Efficacy of Alkalinized Lidocaine in the Endotracheal Tube Cuff on the Incidence of Coughing During Emergence

This study has been completed.
Sponsor:
Collaborator:
Centre de Recherche du Centre Hospitalier de l'Université de Montréal
Information provided by (Responsible Party):
Centre hospitalier de l'Université de Montréal (CHUM)
ClinicalTrials.gov Identifier:
NCT01715688
First received: October 25, 2012
Last updated: April 30, 2014
Last verified: April 2014
  Purpose

This study is designed to compare the efficacy of endotracheal tube cuffs pre-filled with alkalinized lidocaine on the:

  • incidence of coughing during emergence of general anesthesia
  • time needed for emergence following a desflurane-based anesthesia
  • incidence of sore throat after extubation.

The investigator's hypothesis is that the use of endotracheal tube cuffs pre-filled with alkalinized lidocaine will reduce the incidence of coughing by 25% following a desflurane-based anesthesia.


Condition Intervention
Cough
Anesthesia
Drug: Alkalinized lidocaine
Drug: Saline

Study Type: Interventional
Study Design: Allocation: Randomized
Endpoint Classification: Safety/Efficacy Study
Intervention Model: Parallel Assignment
Masking: Double Blind (Subject, Outcomes Assessor)
Primary Purpose: Prevention
Official Title: Efficacy of Endotracheal Tube Cuffs Pre-filled With Alkalinized Lidocaine Compared to Endotracheal Tube Cuffs Filled With Saline on the Incidence of Coughing During Emergence of Anesthesia.

Resource links provided by NLM:


Further study details as provided by Centre hospitalier de l'Université de Montréal (CHUM):

Primary Outcome Measures:
  • Incidence of coughing during emergence of general anesthesia [ Time Frame: At extubation (Day 0) ] [ Designated as safety issue: Yes ]

Secondary Outcome Measures:
  • Time to emergence [ Time Frame: At extubation (Day 0) ] [ Designated as safety issue: Yes ]
  • Incidence of sore throat [ Time Frame: One hour after extubation (Day 0) ] [ Designated as safety issue: Yes ]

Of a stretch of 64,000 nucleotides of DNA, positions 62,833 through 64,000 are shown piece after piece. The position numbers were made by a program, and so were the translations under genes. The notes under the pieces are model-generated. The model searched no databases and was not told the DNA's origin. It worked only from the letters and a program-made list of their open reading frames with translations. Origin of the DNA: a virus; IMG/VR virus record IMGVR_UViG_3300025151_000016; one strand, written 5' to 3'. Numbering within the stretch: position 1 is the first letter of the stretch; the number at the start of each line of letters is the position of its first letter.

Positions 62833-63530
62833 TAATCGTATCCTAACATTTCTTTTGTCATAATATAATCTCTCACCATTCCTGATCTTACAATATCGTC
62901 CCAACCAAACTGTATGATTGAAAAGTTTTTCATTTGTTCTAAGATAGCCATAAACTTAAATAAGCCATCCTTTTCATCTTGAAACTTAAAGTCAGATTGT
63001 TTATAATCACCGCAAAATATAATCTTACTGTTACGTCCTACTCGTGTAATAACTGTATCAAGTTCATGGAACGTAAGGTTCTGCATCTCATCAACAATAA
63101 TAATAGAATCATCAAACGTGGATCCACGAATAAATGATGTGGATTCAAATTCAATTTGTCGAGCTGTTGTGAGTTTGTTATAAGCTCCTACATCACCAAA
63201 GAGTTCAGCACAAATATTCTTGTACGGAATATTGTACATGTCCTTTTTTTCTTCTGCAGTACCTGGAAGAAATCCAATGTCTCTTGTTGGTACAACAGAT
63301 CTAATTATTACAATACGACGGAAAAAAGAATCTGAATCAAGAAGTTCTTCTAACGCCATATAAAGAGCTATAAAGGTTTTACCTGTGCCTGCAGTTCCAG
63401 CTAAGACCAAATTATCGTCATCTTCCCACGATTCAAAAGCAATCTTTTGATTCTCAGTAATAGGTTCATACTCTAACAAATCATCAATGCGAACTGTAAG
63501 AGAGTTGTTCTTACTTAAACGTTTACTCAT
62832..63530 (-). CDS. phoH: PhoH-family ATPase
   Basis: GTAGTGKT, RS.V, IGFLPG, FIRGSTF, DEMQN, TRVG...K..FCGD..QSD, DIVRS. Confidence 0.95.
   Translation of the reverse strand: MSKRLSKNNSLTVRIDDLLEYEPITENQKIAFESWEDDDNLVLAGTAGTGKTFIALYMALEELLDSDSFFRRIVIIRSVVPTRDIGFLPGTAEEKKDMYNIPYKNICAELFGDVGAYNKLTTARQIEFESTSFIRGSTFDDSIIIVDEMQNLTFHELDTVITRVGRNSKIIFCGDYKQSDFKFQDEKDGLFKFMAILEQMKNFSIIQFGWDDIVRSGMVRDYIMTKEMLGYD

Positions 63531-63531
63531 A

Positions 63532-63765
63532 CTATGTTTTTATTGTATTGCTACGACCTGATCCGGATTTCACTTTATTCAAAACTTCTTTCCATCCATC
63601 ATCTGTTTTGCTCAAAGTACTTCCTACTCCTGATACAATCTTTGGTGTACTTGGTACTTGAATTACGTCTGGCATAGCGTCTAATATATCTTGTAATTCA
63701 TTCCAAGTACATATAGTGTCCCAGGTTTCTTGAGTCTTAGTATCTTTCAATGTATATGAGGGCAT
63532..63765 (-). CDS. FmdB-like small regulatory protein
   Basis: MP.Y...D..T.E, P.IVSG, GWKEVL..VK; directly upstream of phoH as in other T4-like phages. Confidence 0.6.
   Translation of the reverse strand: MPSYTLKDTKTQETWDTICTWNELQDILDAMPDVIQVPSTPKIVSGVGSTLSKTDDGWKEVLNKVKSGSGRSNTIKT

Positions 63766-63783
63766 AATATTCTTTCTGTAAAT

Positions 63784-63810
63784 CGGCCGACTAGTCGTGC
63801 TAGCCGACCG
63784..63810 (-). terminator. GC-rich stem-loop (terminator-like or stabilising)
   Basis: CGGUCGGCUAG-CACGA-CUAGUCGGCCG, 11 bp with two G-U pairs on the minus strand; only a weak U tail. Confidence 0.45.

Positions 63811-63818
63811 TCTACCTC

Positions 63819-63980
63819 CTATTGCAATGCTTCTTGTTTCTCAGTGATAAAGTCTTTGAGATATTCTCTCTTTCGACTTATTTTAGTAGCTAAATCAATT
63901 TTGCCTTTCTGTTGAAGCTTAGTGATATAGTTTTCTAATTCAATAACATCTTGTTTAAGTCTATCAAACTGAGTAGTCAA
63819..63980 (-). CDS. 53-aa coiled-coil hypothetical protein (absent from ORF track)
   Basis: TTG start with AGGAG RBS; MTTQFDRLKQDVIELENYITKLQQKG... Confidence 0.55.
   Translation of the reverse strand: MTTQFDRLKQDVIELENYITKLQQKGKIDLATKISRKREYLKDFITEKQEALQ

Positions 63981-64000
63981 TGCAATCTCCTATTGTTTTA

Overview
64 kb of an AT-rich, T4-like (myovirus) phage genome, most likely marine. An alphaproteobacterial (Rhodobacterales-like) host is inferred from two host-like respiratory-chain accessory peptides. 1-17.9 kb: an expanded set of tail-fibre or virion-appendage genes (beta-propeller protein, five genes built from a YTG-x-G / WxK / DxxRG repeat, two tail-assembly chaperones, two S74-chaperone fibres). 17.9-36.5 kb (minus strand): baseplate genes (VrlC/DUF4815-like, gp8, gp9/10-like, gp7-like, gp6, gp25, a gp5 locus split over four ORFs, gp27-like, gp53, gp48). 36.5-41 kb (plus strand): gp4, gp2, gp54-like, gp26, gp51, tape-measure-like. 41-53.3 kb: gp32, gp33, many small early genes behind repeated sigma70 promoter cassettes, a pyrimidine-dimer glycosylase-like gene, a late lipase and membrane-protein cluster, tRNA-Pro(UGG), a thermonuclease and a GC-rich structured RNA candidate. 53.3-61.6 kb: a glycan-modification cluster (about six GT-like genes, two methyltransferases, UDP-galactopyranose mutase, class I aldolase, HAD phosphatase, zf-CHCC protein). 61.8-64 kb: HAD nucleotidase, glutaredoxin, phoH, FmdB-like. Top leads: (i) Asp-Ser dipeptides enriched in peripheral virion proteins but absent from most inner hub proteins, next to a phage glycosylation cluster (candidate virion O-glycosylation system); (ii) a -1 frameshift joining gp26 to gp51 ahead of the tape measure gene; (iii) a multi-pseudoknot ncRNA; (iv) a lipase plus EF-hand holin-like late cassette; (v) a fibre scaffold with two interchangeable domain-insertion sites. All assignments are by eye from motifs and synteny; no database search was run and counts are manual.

Enrollment: 200
Study Start Date: January 2013
Study Completion Date: April 2014
Primary Completion Date: April 2014 (Final data collection date for primary outcome measure)
Arms Assigned Interventions
Active Comparator: Alkalinized lidocaine

The endotracheal tube cuff will be pre-filled at least 90 minutes before intubation with alkalinized lidocaine. Endotracheal tube cuff will be emptied before intubation and then re-filled with the same mixture following intubation to secure the position of the endotracheal tube. (cuff will be inflated until there is no air leak around the tube).

During emergence, when the expired fraction of desflurane reaches 0.2 MAC, the patient will be asked to open his eyes every 30 seconds. Any coughing effort before 0.2 MAC will be considered as a treatment failure and the patient will be treated according to the attending anaesthesiologist.

Drug: Alkalinized lidocaine
Administration of alkalinized lidocaine in the endotracheal tube cuff
Placebo Comparator: Saline

The endotracheal tube cuff will be pre-filled at least 90 minutes before intubation with saline. Endotracheal tube cuff will be emptied before intubation and then re-filled with the same mixture following intubation to secure the position of the endotracheal tube. (cuff will be inflated until there is no air leak around the tube).

During emergence, when the expired fraction of desflurane reaches 0.2 MAC, the patient will be asked to open his eyes every 30 seconds. Any coughing effort before 0.2 MAC will be considered as a treatment failure and the patient will be treated according to the attending anaesthesiologist.

Drug: Saline
Administration of saline in the endotracheal tube cuff

Detailed Description: